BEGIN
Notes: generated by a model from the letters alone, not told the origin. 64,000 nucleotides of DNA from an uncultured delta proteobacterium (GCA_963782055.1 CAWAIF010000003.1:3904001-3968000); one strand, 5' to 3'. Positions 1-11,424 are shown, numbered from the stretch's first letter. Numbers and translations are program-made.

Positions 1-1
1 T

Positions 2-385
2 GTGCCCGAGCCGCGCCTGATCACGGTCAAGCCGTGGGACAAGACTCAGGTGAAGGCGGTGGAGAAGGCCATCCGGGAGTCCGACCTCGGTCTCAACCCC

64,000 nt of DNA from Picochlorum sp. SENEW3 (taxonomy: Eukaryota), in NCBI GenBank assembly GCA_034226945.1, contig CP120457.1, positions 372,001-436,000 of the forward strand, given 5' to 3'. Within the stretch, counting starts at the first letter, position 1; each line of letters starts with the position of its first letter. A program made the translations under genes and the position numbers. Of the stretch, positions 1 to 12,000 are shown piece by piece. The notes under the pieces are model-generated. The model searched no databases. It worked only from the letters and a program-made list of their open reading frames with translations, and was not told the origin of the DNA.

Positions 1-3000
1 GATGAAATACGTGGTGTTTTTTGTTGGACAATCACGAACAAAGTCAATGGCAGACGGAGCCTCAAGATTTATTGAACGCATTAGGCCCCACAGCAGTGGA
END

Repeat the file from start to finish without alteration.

Notes: generated by a model from the letters alone, not told the origin. 64,000 nucleotides of DNA from an uncultured delta proteobacterium (GCA_963782055.1 CAWAIF010000003.1:3904001-3968000); one strand, 5' to 3'. Positions 1-11,424 are shown, numbered from the stretch's first letter. Numbers and translations are program-made.

Positions 1-1
1 T

Positions 2-385
2 GTGCCCGAGCCGCGCCTGATCACGGTCAAGCCGTGGGACAAGACTCAGGTGAAGGCGGTGGAGAAGGCCATCCGGGAGTCCGACCTCGGTCTCAACCCC

64,000 nt of DNA from Picochlorum sp. SENEW3 (taxonomy: Eukaryota), in NCBI GenBank assembly GCA_034226945.1, contig CP120457.1, positions 372,001-436,000 of the forward strand, given 5' to 3'. Within the stretch, counting starts at the first letter, position 1; each line of letters starts with the position of its first letter. A program made the translations under genes and the position numbers. Of the stretch, positions 1 to 12,000 are shown piece by piece. The notes under the pieces are model-generated. The model searched no databases. It worked only from the letters and a program-made list of their open reading frames with translations, and was not told the origin of the DNA.

Positions 1-3000
1 GATGAAATACGTGGTGTTTTTTGTTGGACAATCACGAACAAAGTCAATGGCAGACGGAGCCTCAAGATTTATTGAACGCATTAGGCCCCACAGCAGTGGA